Keywords: pain, pediatrics, surgery, trajectory analysis, functional disability, anxiety, depression, parents
Chronic postsurgical pain (CPSP) is a surgical complication that occurs in approximately 20–50% of the children after major surgeries.1,2 It is associated with longer recovery, higher risk of infection, greater functional disability, missed school days, psychological distress, and economic costs.1–5 CPSP is defined as pain that: develops after a surgical procedure; is a continuation of acute post-surgical pain or develops after an asymptomatic period; is localized to the surgical site or projected to a referred area; persists for at least 3–6 months after surgery; and affects quality of life. Importantly, other causes of the pain must be excluded.6
While there is extensive literature on the transition from acute to chronic post-surgical pain in adults,7 far fewer pediatric studies have been published on the topic. As with adults, the transition to CPSP in children is thought to follow a biopsychosocial model8 that includes child factors, such as genetics, sex, pre-surgical pain, sleep, anxiety, and pain catastrophizing, but parent factors as well, such as parent cognitive appraisals of their child’s pain9 and parent pain catastrophizing.2 The main outcome in many of the biopsychosocial models of chronic pain is functional disability (ie, disability in doing activities of everyday life) or pain-related disability (ie, difficulty due to pain engaging in everyday activities, including social, emotional, cognitive, physical, and recreational aspects).8,10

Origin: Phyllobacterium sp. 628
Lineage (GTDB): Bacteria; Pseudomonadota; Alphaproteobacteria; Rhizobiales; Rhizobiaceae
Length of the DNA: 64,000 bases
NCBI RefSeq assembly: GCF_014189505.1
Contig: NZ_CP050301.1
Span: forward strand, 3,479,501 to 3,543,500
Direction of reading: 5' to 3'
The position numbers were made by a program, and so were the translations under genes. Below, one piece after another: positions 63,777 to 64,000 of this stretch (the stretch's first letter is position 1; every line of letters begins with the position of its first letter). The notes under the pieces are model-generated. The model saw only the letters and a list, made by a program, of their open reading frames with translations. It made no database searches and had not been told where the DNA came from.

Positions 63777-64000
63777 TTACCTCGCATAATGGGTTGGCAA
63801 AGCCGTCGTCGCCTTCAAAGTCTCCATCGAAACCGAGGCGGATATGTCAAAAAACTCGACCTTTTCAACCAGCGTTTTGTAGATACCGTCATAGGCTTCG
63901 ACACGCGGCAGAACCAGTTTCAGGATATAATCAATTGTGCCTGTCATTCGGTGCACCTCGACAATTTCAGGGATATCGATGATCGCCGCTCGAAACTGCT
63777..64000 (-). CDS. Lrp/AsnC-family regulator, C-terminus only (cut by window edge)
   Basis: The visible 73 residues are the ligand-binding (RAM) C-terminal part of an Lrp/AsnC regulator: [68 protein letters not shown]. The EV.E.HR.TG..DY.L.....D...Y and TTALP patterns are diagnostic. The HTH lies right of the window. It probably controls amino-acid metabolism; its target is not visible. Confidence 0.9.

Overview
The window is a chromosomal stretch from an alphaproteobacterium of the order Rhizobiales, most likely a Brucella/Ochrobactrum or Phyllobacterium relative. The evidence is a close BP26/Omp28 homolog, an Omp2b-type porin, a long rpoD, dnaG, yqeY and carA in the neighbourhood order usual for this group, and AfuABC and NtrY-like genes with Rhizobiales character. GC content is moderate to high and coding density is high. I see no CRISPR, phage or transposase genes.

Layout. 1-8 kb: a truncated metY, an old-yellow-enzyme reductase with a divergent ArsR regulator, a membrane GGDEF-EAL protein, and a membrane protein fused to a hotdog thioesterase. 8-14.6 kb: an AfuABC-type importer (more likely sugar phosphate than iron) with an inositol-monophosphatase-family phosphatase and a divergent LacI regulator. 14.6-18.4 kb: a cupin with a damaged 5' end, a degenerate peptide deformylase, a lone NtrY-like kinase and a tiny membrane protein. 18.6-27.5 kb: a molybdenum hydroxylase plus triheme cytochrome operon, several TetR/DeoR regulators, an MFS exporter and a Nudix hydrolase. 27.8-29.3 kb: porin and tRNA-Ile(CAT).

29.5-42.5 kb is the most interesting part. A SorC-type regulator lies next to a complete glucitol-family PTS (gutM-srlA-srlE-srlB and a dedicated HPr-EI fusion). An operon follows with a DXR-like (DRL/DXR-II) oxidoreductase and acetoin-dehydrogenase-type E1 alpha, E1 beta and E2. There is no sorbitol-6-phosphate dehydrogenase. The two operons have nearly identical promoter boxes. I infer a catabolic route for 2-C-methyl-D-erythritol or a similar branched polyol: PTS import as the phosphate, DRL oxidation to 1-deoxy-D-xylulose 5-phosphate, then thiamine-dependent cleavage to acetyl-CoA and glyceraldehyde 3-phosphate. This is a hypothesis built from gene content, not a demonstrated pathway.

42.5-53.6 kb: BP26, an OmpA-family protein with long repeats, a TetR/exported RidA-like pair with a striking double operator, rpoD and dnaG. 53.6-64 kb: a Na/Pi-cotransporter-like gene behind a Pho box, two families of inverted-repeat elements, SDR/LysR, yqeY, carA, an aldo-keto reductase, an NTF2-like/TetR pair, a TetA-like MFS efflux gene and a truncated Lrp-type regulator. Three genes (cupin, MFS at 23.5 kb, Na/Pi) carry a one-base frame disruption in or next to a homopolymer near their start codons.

Pain is an important driver of pain-related disability11 and general functional disability12,13 though not all studies of pediatric CPSP have measured this construct. Of the studies that actually measured functional disability2,14,15 or a proxy variable, such as number of days of school missed16 or activity limitations;15 only three2,14,15 reported on the predictive relationship between pain and functional disability2 or the proxy variable.15 This is an important omission since disability is the main outcome variable in biopsychosocial models of chronic pain. Both Pagé et al2 and Chidambaran et al14 report similar findings: the presence of moderate/severe CPSP2 or persistent pain14 one year after surgery was not accompanied by high levels of functional disability (or scores on the Functional Disability Index of 13 or more17). Moreover, functional disability inventory scores did not differ significantly between children with moderate-to-severe pain and those with no-to-low CPSP2 or between those with and without persistent pain.14 In contrast, Rabbitts et al15 found that one year after surgery, the late pain recovery group showed worse health-related quality of life, as measured by the Pediatric Quality of Life Scale, and greater activity limitations than the early pain recovery group after controlling for age and sex, but importantly the authors did not control for baseline quality of life or baseline activity limitations. It is therefore not clear whether pain trajectory group membership in fact predicts greater activity limitations one year after surgery when taking into account the variance contributed by the pre-operative values of these variables. That is, it may be that children with worse quality of life and greater activity limitations before surgery have the worst outcome regardless of their pain scores over the year after surgery.